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Health exchange offers preview

Washington residents will have a little more time to digest individual marketplace insurance options for next year, thanks to a new feature being rolled out by the Washington Health Benefit Exchange.

There are about 248,000 Washingtonians who don’t get health insurance coverage through their employer, who have to buy it on the individual market. Most of them shop on the Health Benefit Exchange, the state’s online insurance marketplace.

Beginning today, insurance shoppers will be able to preview 2020 insurance plans in advance of the marketplace enrollment period of Nov. 1 to Dec. 15. Letting consumers preview the marketplace about a week before it opens will give consumers more time to weigh their options, said Health Benefit Exchange CEO Michael Marchand.

“If they can get in and take a look before the shopping window, it gives them a chance to review their options ahead of time,” Marchand said.

Marchand said site users can use the consumer decision support tool to see which plans fit them best. The tool can help consumers check to see which plan includes their preferred provider, or which plan best meets their medication needs.

This year, Washington Insurance Commissioner Mike Kreidler approved an average insurance rate decrease of 3.25 percent for the 2020 individual market.

“Despite the Trump administration’s effort over the last two years to sabotage the Affordable Care Act, the record average rate decrease and interest by insurers is evidence that our market is stabilizing,” Kreidler said in an October news release. “We have more work to do to lower the cost of health care and to help lower out-of-pocket costs, but more choice and lower premiums are welcome news.”

Local options

Clark County residents can choose insurance from BridgeSpan Health Co. (newly offered in the county), Kaiser Foundation Health Plan of the Northwest, LifeWise Health Plan of Washington, Molina Healthcare of Washington, PacificSource Health Plans, Providence Health Plan and Regence BlueCross BlueShield of Oregon.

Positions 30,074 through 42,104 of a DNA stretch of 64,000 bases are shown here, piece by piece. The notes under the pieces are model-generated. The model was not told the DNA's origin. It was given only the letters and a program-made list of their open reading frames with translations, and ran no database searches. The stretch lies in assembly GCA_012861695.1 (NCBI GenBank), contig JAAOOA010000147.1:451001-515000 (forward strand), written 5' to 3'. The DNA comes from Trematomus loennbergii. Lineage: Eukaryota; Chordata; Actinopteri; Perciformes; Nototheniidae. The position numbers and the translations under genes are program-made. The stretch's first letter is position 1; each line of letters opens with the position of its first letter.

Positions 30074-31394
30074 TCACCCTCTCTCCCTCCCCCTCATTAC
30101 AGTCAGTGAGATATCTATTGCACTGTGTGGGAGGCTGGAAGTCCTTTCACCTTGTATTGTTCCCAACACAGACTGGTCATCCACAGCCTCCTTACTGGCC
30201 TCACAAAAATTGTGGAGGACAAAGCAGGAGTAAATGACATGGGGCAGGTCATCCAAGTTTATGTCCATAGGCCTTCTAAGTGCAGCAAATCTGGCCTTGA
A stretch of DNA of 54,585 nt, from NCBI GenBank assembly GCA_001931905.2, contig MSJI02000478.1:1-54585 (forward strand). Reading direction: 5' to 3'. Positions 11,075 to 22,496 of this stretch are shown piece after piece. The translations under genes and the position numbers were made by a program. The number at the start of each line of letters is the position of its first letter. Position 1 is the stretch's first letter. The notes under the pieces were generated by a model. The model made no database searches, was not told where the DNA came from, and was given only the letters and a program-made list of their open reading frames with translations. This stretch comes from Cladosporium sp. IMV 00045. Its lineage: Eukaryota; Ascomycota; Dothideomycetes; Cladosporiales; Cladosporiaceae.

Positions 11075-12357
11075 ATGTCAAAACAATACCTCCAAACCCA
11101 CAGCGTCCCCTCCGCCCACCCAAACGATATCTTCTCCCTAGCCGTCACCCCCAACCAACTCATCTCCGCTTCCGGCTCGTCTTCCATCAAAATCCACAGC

PacificSource Health Plan and Providence Health Plan are new to the market.

Kaiser Foundation Health Plan of the Northwest is the only plan that has an increased rate, with a 5.25 percent rise. Molina HealthCare has a 9.15 percent decrease, while LifeWise has a 4.01 percent rate decrease and Regence BlueCross BlueShield of Oregon has a 2.70 percent drop. BridgeSpan dropped 2.55 percent.

According to research by the Washington State Office of Financial Management, the state’s uninsured rate was 5.5 percent this time last year. That’s a drop from 14 percent uninsured in Washington before the Affordable Care Act was implemented in the state in 2014.

Marchand said Washington has done a good job staying on top of the state’s insurance marketplace, and listening to consumer feedback, but he said there’s more work to be done. He said that while premiums have dropped, it’s not helpful if your deductible is too high.

Starting in 2021, Washington will become the first state in the country to offer a public option health insurance plan and standardize coverage benefits, when Cascade Care health plans are introduced.

Cascade Care will allow people to purchase individual coverage as a state-sponsored plan that is different from Medicare and Medicaid, which have age and income thresholds to qualify. Washington’s public option will cap total provider and facility reimburse rates at 160 percent of Medicare in an effort to keep premium and deductible costs down.

“Those plans will have a lot more value to people than some of the plans currently on the market,” Marchand said.


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